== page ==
We will do more with GO browsers later in the tutorial.
The Current Annotations are available at:
The current annotations for many organisms are available here for download to use in
conjunction with the ontologies. The structures of the annotation files can be seen in an
example here
Click on ‘Annotation Files and Downloads’ [see arrow in screen shot]to look at files
available for the model organism genomes.
Notice that the total gene products associated values vary significantly from organism to
organism. For example, SGD Saccharomyces cerevisiae (yeast) shows 6476 total genes
associated with GO terms; MGI Mus musculus (mouse) shows 18086;
How many genes in the ZFIN (zebrafish) database are associated with GO terms?
These differences reflect both the differences in the number of genes in each organism
and the state of annotation. The yeast genome has been essentially completely annotated
to GO; the mouse genome is very well annotated for many of its approximately 30,000
genes; the GO annotation work on the zebrafish is in its beginning stages.
Now open the README file for the Mus musculus (mouse) annotation file. This give
you information about the zipped geneassociatons.file. If you were to download the
associations file to your desktop and upzip it, it would look like the figues below.
Shown here is a part of the tab-delimited MGI annotations file. The first line shows that
the gene product of the gene with MGI accession number MGI:1915562 has been
annotated to the molecular function ontology (F) term “transferase activity” with GO id
An introduction to Gene Ontology documentation can be found at
You can find this link in the left menu bar as well.
Browsing and searching GO and its annotations
This part of the tutorial will show you how to browse and search the Gene Ontology and
the annotations made using its terms.
The first part of this tutorial uses the AmiGO Browser (,
developed by the Gene Ontology Consortium, but there are also many other GO browsers
(see developed by outside groups that can
be used.
Open AmiGO at ; in the top toolbar, click on ‘Browse’
You will see the Gene Ontology graph with the three ontologies: biological process,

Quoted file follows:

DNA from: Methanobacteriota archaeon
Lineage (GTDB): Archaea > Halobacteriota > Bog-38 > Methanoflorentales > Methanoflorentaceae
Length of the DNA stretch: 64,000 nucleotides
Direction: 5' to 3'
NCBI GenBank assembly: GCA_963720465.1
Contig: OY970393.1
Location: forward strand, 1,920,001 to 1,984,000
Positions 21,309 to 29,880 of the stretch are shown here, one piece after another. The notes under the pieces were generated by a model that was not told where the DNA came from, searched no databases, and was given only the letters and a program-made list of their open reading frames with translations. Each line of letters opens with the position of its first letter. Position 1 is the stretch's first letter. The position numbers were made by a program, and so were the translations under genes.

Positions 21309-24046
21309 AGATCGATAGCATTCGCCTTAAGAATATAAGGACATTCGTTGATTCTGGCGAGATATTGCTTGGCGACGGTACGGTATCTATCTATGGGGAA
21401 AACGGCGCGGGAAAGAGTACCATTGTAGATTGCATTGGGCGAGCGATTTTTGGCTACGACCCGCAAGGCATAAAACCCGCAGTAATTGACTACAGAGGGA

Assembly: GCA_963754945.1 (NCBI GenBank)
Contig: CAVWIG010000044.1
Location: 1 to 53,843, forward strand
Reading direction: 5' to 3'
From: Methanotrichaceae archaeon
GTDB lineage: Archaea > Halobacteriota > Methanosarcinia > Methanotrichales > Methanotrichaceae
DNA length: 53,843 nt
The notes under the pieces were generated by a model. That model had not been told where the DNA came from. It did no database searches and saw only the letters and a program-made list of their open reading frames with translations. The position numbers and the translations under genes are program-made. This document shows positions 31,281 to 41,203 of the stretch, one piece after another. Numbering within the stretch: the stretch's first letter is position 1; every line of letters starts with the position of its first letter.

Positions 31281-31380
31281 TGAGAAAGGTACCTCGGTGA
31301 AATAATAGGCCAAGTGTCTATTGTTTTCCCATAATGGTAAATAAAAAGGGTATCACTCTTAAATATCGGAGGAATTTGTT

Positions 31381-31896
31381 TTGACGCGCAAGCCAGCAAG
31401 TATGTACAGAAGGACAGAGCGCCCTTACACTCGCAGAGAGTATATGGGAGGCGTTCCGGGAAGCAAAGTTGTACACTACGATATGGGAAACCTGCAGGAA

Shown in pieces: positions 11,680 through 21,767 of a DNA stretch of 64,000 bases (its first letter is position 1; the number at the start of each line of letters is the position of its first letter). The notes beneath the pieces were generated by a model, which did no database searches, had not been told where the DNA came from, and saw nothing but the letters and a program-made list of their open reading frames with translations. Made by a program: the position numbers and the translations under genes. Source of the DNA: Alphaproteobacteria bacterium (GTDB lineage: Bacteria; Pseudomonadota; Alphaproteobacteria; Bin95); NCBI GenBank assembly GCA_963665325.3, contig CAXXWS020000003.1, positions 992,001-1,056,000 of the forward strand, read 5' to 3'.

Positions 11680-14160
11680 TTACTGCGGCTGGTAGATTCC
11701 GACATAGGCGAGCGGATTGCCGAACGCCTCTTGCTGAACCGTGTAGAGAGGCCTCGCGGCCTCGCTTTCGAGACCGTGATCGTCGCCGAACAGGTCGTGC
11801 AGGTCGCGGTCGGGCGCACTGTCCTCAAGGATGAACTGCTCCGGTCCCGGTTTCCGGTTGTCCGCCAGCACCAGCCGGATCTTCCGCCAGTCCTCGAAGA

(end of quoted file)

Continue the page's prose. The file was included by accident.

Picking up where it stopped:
cellular component and molecular function, as well as the three nodes of obsolete
terms, containing terms that have been removed from the active ontologies.
You can navigate the tree by clicking on the + and – icons at the start of each line.
+ expands a node, showing all the children of the term.
– closes the node, hiding the children.
 means that the term on that line has no children.
Grayed out terms are obsolete, meaning that they are deprecated and should no longer be
Each term gets one horizontal line.
icons represent the relationship of the term to its parent, either "is a" and
"part of" the parent term.
The GO term identifier and term name can be clicked to get a more detailed view of the
term, including the definition and all genes and gene products annotated to the term.
Following the term ID and name is a number in parentheses. This is the total number of
genes manually annotated to this term and its children. Electronic annotations (evidence
code IEA) are not shown for two reasons: there are large numbers of these annotations,
and they are deemed lower quality as they have not been checked by a human.
Terms may be followed by the
icon. Clicking this icon will bring you to a pie chart
which displays the percentage of gene products annotated to each term below that
selected. Clicking on a term itself will also give you the pie chart.
Open the nodes biological process -> metabolic process -> catabolic process
How many annotations does catabolic process have to it?
Does this number include IEA annotations?
Click on catabolic process. What relationship does regulation of catabolic process
have to its parent catabolic process?
Clicking on a term name or ID opens the term detail page.
Click on ‘regulation of catabolic process’
The term detail page shows all the information available about the term: the term name
and ID, any synonyms it might have, the term definition, its position in the GO structure,
references to external databases, and the gene products associated with that term. Note
that children of the selected term are not shown.
You can click on "Graphical view" for an alternate representation of the tree structure.
Using the ‘search box’ at the upper left, and search on the term cytokine secretion.
It will open in a new window.
Now click the top term ‘cytokine secretion to open the term lineage; that is, all the terms
above it in the tree are shown in this view.
What are the parents of cytokine secretion and what are the relationships between
cytokine secretion and its parents?
For more info on the contributing databases see the Gene Ontology website indices to
other classification systems ( and
acknowledgements page (
Now click on the number next to the term ‘cytokine secretion’; in this case, on the [42].
A new page will open. Beneath the term information are the annotations, the genes or
gene products assigned the selected term.
The first column is the gene or gene product symbol and name; clicking on the name will
take you to the AmiGO gene product detail page, which shows the information held in
the GO database about that gene product, including all its GO annotations and the peptide